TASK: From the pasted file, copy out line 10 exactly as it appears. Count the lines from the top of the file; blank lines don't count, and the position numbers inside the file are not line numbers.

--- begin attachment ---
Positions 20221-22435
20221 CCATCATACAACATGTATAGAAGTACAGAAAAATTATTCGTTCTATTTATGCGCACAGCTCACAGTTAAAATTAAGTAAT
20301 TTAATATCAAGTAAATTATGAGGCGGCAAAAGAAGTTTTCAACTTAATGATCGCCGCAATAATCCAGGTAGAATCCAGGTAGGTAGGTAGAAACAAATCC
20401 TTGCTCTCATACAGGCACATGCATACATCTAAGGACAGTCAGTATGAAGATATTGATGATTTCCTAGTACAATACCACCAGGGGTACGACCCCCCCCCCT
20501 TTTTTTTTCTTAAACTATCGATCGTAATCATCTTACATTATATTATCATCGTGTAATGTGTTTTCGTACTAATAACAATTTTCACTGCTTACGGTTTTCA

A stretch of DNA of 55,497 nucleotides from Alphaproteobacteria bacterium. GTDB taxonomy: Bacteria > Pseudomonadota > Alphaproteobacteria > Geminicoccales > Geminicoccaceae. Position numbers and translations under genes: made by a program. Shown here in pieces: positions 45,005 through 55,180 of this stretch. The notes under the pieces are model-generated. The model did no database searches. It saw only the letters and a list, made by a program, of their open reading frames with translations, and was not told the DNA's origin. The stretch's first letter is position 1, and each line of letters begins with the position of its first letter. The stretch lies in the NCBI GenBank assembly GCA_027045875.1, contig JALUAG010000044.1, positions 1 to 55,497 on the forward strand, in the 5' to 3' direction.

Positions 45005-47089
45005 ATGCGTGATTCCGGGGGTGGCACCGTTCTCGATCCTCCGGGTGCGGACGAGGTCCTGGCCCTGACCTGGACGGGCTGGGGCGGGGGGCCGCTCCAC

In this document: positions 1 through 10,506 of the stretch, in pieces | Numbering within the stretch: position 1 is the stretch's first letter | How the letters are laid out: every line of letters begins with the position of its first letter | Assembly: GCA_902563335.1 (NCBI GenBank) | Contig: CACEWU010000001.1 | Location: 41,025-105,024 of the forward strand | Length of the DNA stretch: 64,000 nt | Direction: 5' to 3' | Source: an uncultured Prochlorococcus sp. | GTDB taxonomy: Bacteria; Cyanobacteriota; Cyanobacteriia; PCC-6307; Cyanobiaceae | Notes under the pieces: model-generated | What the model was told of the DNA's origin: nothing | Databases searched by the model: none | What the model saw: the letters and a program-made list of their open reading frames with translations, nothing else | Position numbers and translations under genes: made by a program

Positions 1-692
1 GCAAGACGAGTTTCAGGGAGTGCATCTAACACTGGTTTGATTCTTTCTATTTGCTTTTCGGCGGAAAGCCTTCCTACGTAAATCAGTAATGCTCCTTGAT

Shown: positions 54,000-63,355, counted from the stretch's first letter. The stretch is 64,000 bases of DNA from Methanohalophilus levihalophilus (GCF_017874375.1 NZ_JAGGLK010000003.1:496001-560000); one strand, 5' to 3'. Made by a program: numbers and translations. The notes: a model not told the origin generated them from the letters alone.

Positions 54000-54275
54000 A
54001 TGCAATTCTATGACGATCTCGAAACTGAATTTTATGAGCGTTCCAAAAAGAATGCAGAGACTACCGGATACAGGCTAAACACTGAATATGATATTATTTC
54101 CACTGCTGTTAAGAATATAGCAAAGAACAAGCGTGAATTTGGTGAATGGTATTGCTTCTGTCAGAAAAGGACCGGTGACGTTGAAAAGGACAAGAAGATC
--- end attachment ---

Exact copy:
Positions 1-692